Category Archives: War

Snyder v. Phelps, et. al.

Last week the Roberts’ Court issued yet another First Amendment ruling.  In an 8-1 decision, the Court held the First Amendment bars recovery for the tort of Intentional Infliction of Emotional Distress (IIED) when the offending speech concerns a matter relating to public rather than private matters.  While conceding the defendants intentionally chose the funeral of plaintiff’s son to publish their views, it nevertheless held the communication within the “special protection” afforded by the First Amendment. 

Factual Summary

The Westboro Baptist Church, and its founder Fred Phelps, have picketed military funerals for the past twenty years to raise awareness of its belief that God hates the United States for its tolerance of homosexuality.  They specifically target military funerals brandishing picket signs stating, “God Hates the USA/Thank God for 9-11; Thank God for Dead Soldiers; God Hates You; Don’t Pray for the USA;” and “Thank God for IEDs”.  The group attended the funeral of Marine Lance Corporal Matthew Snyder who was killed in Iraq in the line of duty.  They also tailored their signs to attack Lance Cpl. Snyder: “God Almighty Killed Lance Cpl. Snyder; He died in shame, not honor — for a fag nation cursed by God…Now in Hell.”  (It should be noted that the Westboro Baptist Church has fewer than 100 members, almost all of whom are relatives of Rev. Phelps). 

All parties agree the Church conducted its protest within the “time, place and manner restrictions” of the State of Maryland.  These regulations required the demonstration to remain within a 10 by 25 foot plot located 1000 feet from the church where the funeral was held.  The plaintiff, Lance Cpl. Snyder’s father, testified he was only somewhat aware of the protest on the day of the funeral, but subsequently observed significant media coverage of the event.  He filed a lawsuit alleging IIED, inter alia, against Westboro Baptist and Phelps individually.  A jury subsequently returned a multi-million dollar verdict in his favor.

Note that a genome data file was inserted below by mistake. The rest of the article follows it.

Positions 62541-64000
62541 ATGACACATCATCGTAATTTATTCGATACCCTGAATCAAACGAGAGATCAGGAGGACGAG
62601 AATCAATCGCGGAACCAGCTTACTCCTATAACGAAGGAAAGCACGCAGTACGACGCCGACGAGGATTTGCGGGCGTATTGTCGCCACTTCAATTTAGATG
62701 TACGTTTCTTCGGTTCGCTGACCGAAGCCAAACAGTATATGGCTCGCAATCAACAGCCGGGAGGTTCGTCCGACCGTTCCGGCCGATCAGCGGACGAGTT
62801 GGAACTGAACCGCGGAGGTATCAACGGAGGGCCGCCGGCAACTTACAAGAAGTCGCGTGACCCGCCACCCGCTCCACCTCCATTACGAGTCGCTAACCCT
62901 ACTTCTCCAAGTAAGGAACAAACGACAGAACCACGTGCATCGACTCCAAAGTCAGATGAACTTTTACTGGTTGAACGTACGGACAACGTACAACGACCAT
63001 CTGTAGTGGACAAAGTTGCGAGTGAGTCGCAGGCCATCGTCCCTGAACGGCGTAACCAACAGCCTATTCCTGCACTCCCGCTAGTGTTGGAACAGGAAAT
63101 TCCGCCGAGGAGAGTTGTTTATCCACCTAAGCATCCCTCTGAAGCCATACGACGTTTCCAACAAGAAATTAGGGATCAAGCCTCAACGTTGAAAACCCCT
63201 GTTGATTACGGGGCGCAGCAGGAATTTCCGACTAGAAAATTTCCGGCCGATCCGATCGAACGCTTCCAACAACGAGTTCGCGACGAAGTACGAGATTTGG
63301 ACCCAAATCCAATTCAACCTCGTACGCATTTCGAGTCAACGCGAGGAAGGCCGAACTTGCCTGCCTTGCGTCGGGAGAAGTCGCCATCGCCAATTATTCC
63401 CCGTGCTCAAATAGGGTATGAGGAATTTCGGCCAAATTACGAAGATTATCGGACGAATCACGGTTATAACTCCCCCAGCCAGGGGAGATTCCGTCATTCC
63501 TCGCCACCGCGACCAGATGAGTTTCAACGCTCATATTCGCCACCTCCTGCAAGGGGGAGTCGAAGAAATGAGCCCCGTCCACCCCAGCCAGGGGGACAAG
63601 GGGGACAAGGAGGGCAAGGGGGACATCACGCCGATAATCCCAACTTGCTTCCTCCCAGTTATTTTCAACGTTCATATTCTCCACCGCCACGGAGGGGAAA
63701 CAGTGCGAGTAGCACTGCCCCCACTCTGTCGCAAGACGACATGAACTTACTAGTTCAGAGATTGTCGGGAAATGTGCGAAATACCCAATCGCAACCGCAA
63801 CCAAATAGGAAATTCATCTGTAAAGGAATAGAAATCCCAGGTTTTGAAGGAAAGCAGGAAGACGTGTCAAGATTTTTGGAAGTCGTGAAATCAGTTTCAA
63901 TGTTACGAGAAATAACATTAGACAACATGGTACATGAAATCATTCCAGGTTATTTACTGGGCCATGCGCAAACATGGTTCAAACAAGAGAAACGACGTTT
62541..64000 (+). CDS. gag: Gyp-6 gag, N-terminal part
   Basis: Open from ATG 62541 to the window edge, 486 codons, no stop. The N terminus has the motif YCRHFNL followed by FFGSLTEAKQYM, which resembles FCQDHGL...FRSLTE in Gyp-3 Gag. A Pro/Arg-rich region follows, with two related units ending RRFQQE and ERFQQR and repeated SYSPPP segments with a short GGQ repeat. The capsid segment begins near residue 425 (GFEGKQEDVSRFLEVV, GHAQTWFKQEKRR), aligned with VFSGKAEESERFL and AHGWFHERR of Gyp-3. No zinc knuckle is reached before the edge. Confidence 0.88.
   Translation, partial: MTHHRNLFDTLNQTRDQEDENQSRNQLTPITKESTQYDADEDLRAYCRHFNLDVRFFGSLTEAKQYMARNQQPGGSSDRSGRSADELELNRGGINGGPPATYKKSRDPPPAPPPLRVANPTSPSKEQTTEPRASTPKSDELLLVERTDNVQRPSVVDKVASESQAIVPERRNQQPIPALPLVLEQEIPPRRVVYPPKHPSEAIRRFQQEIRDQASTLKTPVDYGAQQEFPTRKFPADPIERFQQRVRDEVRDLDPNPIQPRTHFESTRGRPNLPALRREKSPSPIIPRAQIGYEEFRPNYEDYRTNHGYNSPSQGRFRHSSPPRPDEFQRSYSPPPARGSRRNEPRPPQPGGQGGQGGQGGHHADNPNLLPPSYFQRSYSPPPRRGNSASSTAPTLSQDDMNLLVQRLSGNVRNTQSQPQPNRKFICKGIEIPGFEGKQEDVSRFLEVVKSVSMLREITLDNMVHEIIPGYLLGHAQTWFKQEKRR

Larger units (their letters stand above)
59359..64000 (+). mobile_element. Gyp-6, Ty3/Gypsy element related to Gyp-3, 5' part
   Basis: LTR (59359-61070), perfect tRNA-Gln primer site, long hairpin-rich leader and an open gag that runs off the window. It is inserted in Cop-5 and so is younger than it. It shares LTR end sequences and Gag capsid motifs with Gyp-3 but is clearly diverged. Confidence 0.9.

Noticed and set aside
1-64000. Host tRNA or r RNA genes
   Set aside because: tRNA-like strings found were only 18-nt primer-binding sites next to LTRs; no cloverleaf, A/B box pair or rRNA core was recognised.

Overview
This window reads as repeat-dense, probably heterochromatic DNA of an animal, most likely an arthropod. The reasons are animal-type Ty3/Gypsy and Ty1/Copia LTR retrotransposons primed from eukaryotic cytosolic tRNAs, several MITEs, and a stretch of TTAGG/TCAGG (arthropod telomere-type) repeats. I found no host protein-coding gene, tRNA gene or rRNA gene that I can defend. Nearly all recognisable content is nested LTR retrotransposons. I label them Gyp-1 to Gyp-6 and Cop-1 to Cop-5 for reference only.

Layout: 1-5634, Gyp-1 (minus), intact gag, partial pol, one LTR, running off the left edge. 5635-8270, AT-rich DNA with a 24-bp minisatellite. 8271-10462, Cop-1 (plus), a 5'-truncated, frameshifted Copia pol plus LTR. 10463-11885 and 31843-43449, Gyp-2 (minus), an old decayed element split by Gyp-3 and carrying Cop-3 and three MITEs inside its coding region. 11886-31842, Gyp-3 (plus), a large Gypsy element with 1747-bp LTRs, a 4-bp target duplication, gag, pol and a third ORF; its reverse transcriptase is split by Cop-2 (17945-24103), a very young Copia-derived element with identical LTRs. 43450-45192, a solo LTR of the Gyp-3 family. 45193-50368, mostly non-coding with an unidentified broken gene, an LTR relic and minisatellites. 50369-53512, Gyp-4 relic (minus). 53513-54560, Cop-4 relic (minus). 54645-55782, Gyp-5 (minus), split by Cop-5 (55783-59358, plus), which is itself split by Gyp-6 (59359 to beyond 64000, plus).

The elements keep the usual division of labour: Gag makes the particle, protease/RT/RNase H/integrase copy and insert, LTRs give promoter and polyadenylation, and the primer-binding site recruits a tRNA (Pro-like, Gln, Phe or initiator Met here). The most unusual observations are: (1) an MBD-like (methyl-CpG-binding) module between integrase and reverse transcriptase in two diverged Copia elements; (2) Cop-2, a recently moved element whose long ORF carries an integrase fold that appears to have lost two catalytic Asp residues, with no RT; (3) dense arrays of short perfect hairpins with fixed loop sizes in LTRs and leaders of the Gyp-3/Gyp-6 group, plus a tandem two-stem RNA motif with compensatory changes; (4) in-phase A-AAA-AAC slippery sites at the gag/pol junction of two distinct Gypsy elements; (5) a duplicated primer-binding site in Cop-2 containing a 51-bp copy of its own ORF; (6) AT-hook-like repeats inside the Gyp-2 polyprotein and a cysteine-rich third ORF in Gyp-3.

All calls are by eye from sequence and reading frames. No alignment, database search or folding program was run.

The Supreme Court reiterated that speech “fairly considered as relating to any matter of political, social, or other concern to the community…occupies the highest rung of the hierarchy of First Amendment values” deserving special protection.  The deliberately provacative context of Westboro’s protest — at the Marine’s funeral — failed to transform the nature of the speech.  While certainly “outrageous”, the speech did comment on matters of public concern and therefore deserved the highest degree of protection.   The Nation chose to shield hurtful speech on public issues to preserve open and free debate, and the Court overturned the verdict in Mr. Snyder’s favor.


Justice Alito was the lone dissenter.  In spite of many other available venues (parks, military recruitment centers, etc.), Westboro deliberately pickets funerals “because it is expected that respondents’ verbal assaults will wound the family and friends of the deceased” while generating significant media coverage.  Alito contends Westboro ceased commenting on matters of public concern when it attacked Cpl. Snyder’s religion (Roman Catholic) and his “wicked, sinful manner of life” defending the “United States of Sodom”.  Alito sought to uphold the verdict based upon Westboro’s direct, unfounded attack on Cpl. Snyder which it specifically designed to induce anguish in the Snyder family.

My Two Cents